Fort Polk takes part in statewide disaster response exercise

By Angie ThorneApril 25, 2023

Fort Polk takes part in statewide disaster response exercise
1 / 2 Show Caption + Hide Caption – Staff brief Brig. Gen. David W. Gardner, Joint Readiness Training Center and Fort Polk commanding general, during the disaster response exercise in the Warrior Operations Center April 20. (Photo Credit: Angie Thorne) VIEW ORIGINAL
Fort Polk takes part in statewide disaster response exercise
2 / 2 Show Caption + Hide Caption – A Soldier from the 46th Engineer Battalion guards a critical asset April 20 as part of the disaster response exercise. (Photo Credit: Angie Thorne) VIEW ORIGINAL

FORT POLK, La. — Fort Polk partnered with the Louisiana Governor’s Office of Homeland Security and Emergency Preparedness and Louisiana National Guard in a disaster response exercise April 17-23 as part of the state’s preparation for the upcoming severe weather season.

One of the goals of the collaboration is to strengthen the partnerships critical to protecting the state population. Fort Polk’s portion of the exercise took place April 20.

The scenario:

Multiple catastrophic events across the state took place in a 24-hour period. The exercise began with a hurricane hitting New Orleans April 17.

The Adjutant General of Louisiana requested assistance from Fort Polk. Meanwhile, another event on April 19 lead to Vernon Parish assets being overwhelmed by other activities. Vernon Parish requested Fort Polk’s support to provide security for critical infrastructure.

Fort Polk’s crisis action team and command team conducted mission analysis and assigned the 46th Engineer Battalion to provide coverage after being approved by Brig. Gen. David W. Gardner, Joint Readiness Training Center and Fort Polk commanding general. Gardner received the brief in the Warrior Operations Center and approved the mission set.

Fort Polk deployed the 687th Engineer Construction Company to two locations off installation to secure critical assets.

Fort Polk stood ready to provide support to the deployed state assets. This exercise satisfied a major training objective for both the National Guard and Fort Polk.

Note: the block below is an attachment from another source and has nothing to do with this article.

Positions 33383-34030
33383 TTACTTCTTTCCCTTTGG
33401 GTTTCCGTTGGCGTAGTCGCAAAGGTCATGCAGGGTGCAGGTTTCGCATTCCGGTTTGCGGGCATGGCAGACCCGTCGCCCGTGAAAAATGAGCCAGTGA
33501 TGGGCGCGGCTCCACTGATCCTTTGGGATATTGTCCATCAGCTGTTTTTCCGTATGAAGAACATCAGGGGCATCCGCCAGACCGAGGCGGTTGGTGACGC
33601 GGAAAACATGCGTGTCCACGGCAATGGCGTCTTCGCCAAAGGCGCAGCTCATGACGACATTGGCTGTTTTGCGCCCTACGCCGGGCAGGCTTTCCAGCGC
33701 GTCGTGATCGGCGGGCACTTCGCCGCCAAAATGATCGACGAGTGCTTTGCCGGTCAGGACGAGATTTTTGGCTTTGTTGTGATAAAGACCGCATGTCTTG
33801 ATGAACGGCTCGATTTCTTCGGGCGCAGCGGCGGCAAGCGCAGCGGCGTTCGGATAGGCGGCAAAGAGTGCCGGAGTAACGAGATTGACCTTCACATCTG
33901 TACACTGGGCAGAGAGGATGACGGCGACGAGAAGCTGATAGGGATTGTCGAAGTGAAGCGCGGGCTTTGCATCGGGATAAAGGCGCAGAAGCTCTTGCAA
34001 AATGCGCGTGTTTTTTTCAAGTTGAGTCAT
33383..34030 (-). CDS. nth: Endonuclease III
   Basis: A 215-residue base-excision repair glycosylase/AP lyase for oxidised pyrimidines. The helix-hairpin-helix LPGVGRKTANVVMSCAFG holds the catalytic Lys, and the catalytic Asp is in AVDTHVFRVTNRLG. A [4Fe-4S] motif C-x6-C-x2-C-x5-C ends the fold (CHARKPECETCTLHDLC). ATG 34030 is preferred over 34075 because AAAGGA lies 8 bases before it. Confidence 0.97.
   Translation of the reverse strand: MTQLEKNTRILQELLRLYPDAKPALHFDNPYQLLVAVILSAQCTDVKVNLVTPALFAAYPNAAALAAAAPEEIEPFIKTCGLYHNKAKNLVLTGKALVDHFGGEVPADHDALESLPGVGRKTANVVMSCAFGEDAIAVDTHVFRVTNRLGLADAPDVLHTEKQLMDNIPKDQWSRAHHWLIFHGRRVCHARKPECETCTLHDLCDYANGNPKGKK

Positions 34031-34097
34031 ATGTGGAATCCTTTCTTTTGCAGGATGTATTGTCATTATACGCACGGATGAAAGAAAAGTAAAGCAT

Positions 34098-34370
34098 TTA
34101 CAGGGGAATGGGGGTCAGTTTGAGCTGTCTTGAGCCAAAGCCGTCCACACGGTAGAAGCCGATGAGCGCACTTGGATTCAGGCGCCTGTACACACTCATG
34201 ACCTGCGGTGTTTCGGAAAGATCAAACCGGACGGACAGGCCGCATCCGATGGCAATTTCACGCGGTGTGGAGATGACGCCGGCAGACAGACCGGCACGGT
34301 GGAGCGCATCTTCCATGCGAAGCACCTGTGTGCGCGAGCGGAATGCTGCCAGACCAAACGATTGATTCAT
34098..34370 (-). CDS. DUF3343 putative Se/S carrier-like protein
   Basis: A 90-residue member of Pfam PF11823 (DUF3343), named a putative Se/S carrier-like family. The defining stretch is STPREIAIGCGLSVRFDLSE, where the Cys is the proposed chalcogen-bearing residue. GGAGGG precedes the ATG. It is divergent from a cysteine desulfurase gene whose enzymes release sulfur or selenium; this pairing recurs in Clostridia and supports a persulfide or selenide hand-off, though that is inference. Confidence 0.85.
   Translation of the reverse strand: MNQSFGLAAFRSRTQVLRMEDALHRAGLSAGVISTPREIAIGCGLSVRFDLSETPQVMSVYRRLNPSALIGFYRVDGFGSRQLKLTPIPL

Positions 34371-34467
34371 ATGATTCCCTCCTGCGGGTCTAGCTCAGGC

This exercise was complex and had a lot of moving parts.

“The interoperability of active-duty Soldiers and the National Guard working together can only contribute to the safety of the community in the event of a crisis,” said 2nd Lt. Cody Kellum, National Guard Public Affairs.

Mark Leslie, Fort Polk Directorate of Plans, Training, Mobilization and Security director, said the Army has a process for everything, but what makes them work are the relationships cultivated through events like this exercise.

The National Guard Advisor office is an integral part of the Fort Polk team, not only for rotations, but for crisis events such as this exercise.

“Fort Polk has long had a positive relationship with the Louisiana National Guard and the Governor’s Office of Homeland Security and Emergency Preparedness, as well as our local parish emergency managers, law enforcement, fire departments and private utility partners,” Leslie said. “When a crisis occurs, Fort Polk is not an island. We rely on them and they rely on us. Working jointly ensures the most rapid response and recovery for the Fort Polk community and our parish and state partners. The state’s success is our success and vice versa.”

1st Sgt. Nathan Gulley, 46th Engineer Battalion, along with other representatives from the battalion, took part in the Warrior Operations Center briefing to gather critical information before briefing their Soldiers on the best way to carry out their mission as part of the exercise.

“At the end of the day, we are one Army. Partnerships like this highlight the fact that we have skillsets that can be leveraged from both forces and this is an opportunity to have an interchange of expertise,” Gulley said.

Dealing with natural disasters such as the state’s most recent brush with hurricanes Laura and Delta are a fact of life in Louisiana.

“The hurricanes were horrific events, but some good did come from them. We learned a lot and strengthened our already strong relationships with the Guard and GOHSEP. Exercises such as this one help maintain those relationships,” Leslie said.

Louisiana will soon be heading into its severe weather season and that’s not something the Army takes lightly.

“We don’t, nor do our Guard partners (take severe weather lightly), hence the importance of this exercise and our inclusion in it. This installation will be ready and this exercise is just another way we can make sure we best protect our population and preserve our mission capability for the nation,” Leslie said.

Participating in an exercise like this is important because when it’s the real thing all parties want to be prepared.

“When a real emergency hits, I, and I believe the Soldiers in our unit, feel privileged and proud to give back to the community by making sure we assist in getting the infrastructure back up, protect and help in any other way possible so families can get back to their day-to-day routines,” Gulley said. “Being that we are active-duty Soldiers stationed here at Fort Polk, we are part of this community and we feel privileged to give back to that community.”